reasoning. The student would simply follow a rule for identifying the part of
speech. Or if a teacher asks students to give a response to a question where
the answer comes directly from a textbook, that would also be low-level. On the
other hand, if students are working on the concept of fraction addition and the
teacher asks a student what kind of representation they can use to show that ¼
+ ¼ = ½ rather than 2/8, that requires a higher level of thinking and
Now that you’ve
identified examples of IRE dialogues, look through and identify other kinds of questions the teacher
poses.Bracket off these other
-Is the teacher seeking to clarify student thinking? Is the teacher probing for a more substantive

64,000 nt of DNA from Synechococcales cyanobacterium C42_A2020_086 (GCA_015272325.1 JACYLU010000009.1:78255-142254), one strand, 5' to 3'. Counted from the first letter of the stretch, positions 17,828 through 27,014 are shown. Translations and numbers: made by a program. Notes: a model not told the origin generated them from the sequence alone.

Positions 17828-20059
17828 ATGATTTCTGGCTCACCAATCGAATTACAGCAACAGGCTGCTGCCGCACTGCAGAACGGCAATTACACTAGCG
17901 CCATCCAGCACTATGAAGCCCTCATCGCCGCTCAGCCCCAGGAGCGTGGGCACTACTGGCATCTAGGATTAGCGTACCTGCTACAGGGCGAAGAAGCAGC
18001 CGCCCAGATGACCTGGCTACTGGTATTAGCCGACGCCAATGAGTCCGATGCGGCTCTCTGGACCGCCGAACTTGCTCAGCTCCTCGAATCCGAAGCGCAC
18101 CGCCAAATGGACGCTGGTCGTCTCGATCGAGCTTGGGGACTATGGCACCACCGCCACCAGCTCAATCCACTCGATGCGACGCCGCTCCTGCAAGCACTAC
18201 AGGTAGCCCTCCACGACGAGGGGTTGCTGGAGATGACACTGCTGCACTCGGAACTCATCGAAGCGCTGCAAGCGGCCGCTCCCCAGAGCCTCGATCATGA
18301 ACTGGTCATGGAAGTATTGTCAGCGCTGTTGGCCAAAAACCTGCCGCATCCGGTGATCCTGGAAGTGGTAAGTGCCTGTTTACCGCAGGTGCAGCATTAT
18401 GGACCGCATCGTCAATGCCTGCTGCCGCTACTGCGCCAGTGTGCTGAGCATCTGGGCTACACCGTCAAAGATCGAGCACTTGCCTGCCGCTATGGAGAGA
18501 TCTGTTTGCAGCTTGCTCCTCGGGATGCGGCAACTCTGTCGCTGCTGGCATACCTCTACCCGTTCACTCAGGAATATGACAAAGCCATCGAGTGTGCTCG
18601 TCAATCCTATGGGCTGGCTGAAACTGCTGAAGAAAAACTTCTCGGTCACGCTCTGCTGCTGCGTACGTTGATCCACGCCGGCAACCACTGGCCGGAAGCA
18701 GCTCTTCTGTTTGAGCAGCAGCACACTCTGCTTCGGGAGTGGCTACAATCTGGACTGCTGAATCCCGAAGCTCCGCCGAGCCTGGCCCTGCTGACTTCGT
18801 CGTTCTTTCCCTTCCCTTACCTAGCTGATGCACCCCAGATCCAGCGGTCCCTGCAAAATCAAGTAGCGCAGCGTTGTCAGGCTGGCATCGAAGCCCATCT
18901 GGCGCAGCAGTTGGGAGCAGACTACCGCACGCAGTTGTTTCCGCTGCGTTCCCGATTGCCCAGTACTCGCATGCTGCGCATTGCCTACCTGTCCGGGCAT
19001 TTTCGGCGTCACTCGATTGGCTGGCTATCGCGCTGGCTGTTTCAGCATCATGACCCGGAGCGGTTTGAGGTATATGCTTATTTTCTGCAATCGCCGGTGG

response? Is the teacher leading
students to a correct response?
-Is the teacher asking students to describe steps/processes, or provide more complex reasoning behind ideas and responses?
-What level of thinking or reasoning was required for
students’ responses to those questions? High-medium- low?
Written Reflection on the Analysis:What
insights do you have about questioning in general? Where do you see examples of
students learning important ideas through the dialogue? Where do you see
examples when students were likely reflecting what the teacher wanted to hear,
but not deepening their understanding?
**Remember** After each observation and reflection,
write down a question or two about teaching, learning, and schooling that
arises from your observation. We will share these during computer lab time.
THREE AT EACH OBSERVATION SITE
Description, Reactions to, and Interpretation of Instructional Strategies
Using vertical lines, divide your paper in thirds for
these observations and reflections:
Label the left